Like other precinct-type developments with substantial back of house facilities – such as airports and hotels – hospitals need to plan for the routes that automated technology will use and where the control and operational aspects will be housed.
Hospitals need their own technology base, like a data centre
Singh says the more technology is applied for day-to-day operations, the more designers and developers are “essentially creating a data centre’’ inside the hospital.
Large digital theatres that look like “command and control centres”, for instance, need to be catered for. Digitally-enabled medicine also involves large machines used for remote medicine and HAPTICS-enabled robotic medicine, which can enable a doctor to perform a consultation at significant distance from the patient.
Underpinning such technologies is the need for real-time connectivity, and the physical and quite specific needs of the machines to be adequately housed.
Right now that’s not generally provided.
Instead, much of the time, hospitals have used “bolt-on solutions” where technology, data and communications centres are situated. This is not the most effective approach.
For one thing, it is important that upgrading cabling, racks or other infrastructure doesn’t necessitate taking a ward apart.
Good design can enable elements to be compartmentalised for easy access or replacement.
Part of the masterplanning process of technology involves looking at the proposed individual wards, the patient beds within them and the IT terminals likely to be associated with each bed.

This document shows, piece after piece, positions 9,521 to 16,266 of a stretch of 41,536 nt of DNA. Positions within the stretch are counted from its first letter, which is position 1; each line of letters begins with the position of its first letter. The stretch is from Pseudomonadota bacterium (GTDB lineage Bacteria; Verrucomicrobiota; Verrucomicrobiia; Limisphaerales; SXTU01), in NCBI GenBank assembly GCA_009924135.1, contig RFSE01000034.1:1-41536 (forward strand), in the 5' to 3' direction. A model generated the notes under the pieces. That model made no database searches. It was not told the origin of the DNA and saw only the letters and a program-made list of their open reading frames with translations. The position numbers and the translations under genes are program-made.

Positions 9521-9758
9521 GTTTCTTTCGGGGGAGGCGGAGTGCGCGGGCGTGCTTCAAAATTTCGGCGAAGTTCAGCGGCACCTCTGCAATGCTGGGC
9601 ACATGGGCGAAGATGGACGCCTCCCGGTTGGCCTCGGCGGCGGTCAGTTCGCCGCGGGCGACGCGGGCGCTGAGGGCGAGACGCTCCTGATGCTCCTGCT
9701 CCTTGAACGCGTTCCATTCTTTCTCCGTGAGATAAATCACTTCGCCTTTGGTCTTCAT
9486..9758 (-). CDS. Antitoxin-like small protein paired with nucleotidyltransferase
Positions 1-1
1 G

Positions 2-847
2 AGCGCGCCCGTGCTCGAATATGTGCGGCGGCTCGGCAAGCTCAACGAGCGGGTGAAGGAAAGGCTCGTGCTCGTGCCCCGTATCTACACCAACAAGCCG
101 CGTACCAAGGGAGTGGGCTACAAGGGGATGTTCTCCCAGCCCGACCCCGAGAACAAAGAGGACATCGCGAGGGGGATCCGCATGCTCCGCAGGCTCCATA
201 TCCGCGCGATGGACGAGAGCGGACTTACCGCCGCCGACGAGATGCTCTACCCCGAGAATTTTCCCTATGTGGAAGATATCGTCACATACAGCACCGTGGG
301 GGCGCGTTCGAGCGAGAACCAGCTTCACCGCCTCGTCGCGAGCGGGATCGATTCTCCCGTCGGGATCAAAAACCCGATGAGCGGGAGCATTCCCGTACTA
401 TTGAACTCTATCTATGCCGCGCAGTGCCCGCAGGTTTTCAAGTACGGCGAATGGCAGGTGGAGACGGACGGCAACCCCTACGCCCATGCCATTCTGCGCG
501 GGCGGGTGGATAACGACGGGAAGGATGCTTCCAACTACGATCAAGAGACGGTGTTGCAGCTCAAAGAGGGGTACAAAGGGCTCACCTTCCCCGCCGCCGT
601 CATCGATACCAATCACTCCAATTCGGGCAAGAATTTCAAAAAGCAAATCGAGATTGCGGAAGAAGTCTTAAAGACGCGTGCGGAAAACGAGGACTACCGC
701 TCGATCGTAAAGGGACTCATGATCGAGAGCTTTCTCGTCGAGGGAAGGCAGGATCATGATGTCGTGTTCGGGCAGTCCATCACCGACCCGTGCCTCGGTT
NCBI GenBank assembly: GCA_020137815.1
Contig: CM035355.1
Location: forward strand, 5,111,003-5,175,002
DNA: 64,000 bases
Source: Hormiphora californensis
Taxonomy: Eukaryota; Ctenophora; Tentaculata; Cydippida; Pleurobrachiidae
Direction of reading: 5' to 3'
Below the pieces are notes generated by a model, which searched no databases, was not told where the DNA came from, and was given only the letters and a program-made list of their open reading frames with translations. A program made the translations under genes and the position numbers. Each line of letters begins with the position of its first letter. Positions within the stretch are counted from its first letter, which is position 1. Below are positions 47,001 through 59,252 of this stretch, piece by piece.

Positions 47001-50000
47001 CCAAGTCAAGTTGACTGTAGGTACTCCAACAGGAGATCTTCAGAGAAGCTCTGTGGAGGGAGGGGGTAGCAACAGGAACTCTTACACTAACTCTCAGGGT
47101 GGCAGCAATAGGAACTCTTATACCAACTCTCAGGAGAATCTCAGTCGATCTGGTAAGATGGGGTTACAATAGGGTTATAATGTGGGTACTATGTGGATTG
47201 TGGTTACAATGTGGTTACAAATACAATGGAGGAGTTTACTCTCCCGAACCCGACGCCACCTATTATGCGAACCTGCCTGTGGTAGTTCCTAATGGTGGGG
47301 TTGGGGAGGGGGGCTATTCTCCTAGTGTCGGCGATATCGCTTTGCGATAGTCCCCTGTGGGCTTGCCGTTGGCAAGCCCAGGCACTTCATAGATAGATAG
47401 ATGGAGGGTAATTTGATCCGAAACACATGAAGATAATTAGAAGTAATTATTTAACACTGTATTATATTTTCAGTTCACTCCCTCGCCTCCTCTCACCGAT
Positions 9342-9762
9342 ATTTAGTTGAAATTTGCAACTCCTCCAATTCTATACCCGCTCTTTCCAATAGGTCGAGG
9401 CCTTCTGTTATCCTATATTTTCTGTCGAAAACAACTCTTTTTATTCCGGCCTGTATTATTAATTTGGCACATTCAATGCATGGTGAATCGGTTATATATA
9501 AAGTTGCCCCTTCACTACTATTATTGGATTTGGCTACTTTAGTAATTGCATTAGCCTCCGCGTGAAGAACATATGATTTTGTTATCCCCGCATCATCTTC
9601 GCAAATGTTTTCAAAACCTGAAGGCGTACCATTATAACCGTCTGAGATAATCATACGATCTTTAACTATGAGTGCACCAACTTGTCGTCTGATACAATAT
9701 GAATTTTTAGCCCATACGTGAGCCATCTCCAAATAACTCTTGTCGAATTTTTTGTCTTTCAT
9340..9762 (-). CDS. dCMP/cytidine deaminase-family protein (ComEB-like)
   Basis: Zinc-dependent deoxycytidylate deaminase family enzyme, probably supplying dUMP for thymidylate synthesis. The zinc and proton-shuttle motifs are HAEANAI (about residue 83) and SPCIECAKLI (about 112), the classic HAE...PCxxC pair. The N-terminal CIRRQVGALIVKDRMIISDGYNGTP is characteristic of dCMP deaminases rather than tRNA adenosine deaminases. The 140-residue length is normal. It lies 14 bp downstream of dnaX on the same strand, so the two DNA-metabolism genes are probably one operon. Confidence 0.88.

There needs to be forethought into who will be looking at these terminals, the structural support that will be required for them, and how people will move around them or sit near them.
Once the masterplanning has considered the spatial allocation of technology then the design process can consider the backbone that will support and enable it.
Take for example the number of new developments utilising Radio Frequency Identification (RFID) and Real Time Location Services (RTLS) based technologies to improve efficiency and lower operational cost, Singh says.
The technology assists staff to keep track of patients, equipment and other crucial elements and it’s a scenario that has an impact on the design considerations.
“You have got to have physical infrastructure to support wireless infrastructure.”
That might mean a communications room with 20, 30 or 40 racks, he says.
“This takes up a lot of space.”
It also needs to be air-conditioned to keep the heat-generating IT and data equipment at the optimum operating temperature.
Think of a hospital as a city that needs to operate 24/7
Planning also needs to take into account the support that will be needed for digital medicine. To ensure 100 per cent uptime of life-critical functions and procedures such as robotic surgery, there will be a need for an uninterrupted power supply and back-up generator, for instance.
“We need to take the smart city planning process into precincts [like hospitals],” Singh says.
The new digital hospital, with more technology and larger IT requirements, simply requires different design to the former type of facility that only had to find space for facilities management and some IT, Singh says.
The forecast trends in advanced technology in hospital developments show how crucial it is for technology to be a core part of the early phase masterplanning, allowing for cost, risk and spatial allowances, and operational methodologies to be discussed and agreed upon prior to the design development stage.
That means engaging with the planning early, rather than the traditional approach of only considering technology “post-fact”.